To introduce life-saving medical science to new audiences, Crosstown Arts and Le Bonheur Children’s Hospital, in collaboration with the University of Tennessee Health Science Center, recently presented the seventh biennial exhibition of The Art of Science. The exhibit was founded and directed by Heather Smallwood, PhD, associate professor in the Department of Pediatrics in the UTHSC College of Medicine.
Local artists created works based on the science conducted by medical research scientists and clinicians from across Memphis to present at the Art of Science exhibit at Crosstown Arts. The event aimed to explore the beauty of science and the power of art.
Artists selected the research they were inspired to interpret from scientists and clinicians at UTHSC and Le Bonheur Children’s Hospital and translated the research into distinctive art pieces. In the exhibit, the artwork was displayed alongside the topic, video, or image of the science that inspired it.
“We ask clinicians and scientists to send us their images, videos, and concepts and then invite artists to UTHSC to select a topic based on their interests. Over the past ten years, I have noticed that most people are surprised by how aesthetically appealing the science is,” Dr. Smallwood said.
Dr. Smallwood mentioned longtime curator, Melissa Ferris, noted the project inspires the artists to explore new mediums and areas. Dr. Smallwood’s research on influenza viruses and COVID-19 was also displayed in the exhibit beside an artistic mixed media recreation by Rachel Stovall Davis.
“This translates into an exciting exhibit for the artists and the public, which we hope is moving, thought-provoking, and sparks interest in people in both the art and the science. I think the arts and science are central to Memphis and profoundly impact Memphians in tangible and intangible ways,” Dr. Smallwood said. “I think they should be a point of pride for our city, and I hope bringing them together in this exhibit continues to unite and inspire us.”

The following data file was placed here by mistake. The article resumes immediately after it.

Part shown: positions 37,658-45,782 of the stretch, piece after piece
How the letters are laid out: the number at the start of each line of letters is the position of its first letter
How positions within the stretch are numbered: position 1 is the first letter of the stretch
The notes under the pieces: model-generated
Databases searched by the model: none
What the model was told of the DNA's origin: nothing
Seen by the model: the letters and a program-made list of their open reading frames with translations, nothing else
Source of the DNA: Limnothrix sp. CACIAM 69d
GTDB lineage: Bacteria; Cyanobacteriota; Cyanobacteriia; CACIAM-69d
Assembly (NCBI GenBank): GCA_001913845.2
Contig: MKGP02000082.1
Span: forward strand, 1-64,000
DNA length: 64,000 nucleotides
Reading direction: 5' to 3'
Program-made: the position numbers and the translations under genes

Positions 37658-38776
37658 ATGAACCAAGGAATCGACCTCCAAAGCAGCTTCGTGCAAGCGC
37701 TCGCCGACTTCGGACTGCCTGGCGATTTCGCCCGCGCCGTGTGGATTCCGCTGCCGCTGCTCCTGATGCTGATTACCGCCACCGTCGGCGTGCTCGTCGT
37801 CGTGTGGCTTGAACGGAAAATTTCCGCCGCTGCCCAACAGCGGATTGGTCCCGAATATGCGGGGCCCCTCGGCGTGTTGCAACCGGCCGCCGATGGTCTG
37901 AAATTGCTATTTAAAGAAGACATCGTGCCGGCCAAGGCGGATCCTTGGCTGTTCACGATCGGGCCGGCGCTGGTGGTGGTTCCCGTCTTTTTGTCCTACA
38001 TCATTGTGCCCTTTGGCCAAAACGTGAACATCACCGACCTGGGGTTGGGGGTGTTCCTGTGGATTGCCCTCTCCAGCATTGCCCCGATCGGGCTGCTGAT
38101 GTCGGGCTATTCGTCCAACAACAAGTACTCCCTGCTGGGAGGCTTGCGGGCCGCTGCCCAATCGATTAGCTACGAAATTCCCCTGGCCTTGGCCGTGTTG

Scientific research conducted by Amber Smith, PhD, associate professor in the Department of Pediatrics in the UTHSC College of Medicine, focusing on understanding influenza viruses and how they impact the lungs and immune system responses, was featured in the exhibit alongside artwork by Katie Maish.
“Part of what we’re looking at in that study is using computational methods to predict disease severity based on things we might be able to measure and finding ways that we can understand the infection,” Dr. Smith said. “The images that were used were essentially whole lung slices that are stained for an influenza protein so you can see where the virus-infected cells are. We were looking to quantify that and connect it to disease severity.”
“I have always found it fun to see an artist’s interpretation of the science. We often try to split the two, but there’s actually a lot of artistry in science and probably a lot of science that goes into artistry,” Dr. Smith said. “When you look at the exhibit, there’s maybe one way you would think to interpret somebody’s science or art, but to have a very unique perspective from each of the artists, I think was one of the more beneficial aspects of the exhibit.”
The Art of Science, on view from June 4-October 23, launched with an opening reception, and a science reception that took place in July, providing evenings of introductions to the local artists and discussions of the scientific research with the community.
The exhibit featured the works of more than 30 local artists and invited viewers to take an internal look into the clinics and laboratories of prominent facilities at UTHSC, Le Bonheur, and St. Jude Children’s Research Hospital.